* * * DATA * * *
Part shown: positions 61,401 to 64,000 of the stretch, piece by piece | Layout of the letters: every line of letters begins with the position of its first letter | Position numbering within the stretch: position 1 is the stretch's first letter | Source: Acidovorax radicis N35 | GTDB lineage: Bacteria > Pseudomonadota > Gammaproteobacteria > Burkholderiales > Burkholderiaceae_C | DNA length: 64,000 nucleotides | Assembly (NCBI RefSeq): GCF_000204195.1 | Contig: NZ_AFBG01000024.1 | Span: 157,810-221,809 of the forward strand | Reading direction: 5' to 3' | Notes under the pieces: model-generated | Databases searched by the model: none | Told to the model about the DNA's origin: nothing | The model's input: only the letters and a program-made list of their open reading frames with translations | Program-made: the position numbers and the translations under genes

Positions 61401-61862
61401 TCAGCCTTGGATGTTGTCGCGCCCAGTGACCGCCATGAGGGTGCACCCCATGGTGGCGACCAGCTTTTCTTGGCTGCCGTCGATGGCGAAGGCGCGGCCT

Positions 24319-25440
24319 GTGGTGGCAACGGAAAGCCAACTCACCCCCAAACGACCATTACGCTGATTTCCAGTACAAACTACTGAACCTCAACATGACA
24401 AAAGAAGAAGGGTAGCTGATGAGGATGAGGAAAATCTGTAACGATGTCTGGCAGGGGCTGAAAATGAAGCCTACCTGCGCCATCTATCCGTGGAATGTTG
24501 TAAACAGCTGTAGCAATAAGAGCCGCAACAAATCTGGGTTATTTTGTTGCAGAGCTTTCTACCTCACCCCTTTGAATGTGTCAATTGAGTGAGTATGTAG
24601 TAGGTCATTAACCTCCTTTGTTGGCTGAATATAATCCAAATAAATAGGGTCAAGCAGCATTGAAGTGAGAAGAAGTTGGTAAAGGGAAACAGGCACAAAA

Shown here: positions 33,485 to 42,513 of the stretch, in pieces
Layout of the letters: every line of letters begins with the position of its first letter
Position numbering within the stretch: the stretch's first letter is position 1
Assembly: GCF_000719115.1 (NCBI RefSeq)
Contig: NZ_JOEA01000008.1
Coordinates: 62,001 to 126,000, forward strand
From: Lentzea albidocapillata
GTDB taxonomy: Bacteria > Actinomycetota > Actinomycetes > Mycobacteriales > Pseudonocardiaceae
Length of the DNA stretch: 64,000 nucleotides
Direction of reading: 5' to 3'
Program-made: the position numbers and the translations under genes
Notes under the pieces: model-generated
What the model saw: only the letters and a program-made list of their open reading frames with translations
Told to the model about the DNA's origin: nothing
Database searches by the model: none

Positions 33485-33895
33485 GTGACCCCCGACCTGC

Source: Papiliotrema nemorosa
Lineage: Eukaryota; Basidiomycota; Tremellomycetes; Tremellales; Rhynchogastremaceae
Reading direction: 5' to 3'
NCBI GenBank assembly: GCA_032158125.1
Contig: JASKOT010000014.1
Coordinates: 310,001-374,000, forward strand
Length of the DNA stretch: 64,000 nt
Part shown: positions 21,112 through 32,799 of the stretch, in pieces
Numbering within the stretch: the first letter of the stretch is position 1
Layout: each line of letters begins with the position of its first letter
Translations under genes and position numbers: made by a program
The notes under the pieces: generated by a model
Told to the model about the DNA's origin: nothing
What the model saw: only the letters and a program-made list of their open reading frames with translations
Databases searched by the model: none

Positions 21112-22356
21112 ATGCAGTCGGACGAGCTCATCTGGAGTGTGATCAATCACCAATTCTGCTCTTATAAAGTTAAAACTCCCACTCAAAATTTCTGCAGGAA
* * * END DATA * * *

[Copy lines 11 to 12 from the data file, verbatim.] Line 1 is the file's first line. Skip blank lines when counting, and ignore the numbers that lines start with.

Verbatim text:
Position numbering within the stretch: the stretch's first letter is position 1
Assembly: GCF_000719115.1 (NCBI RefSeq)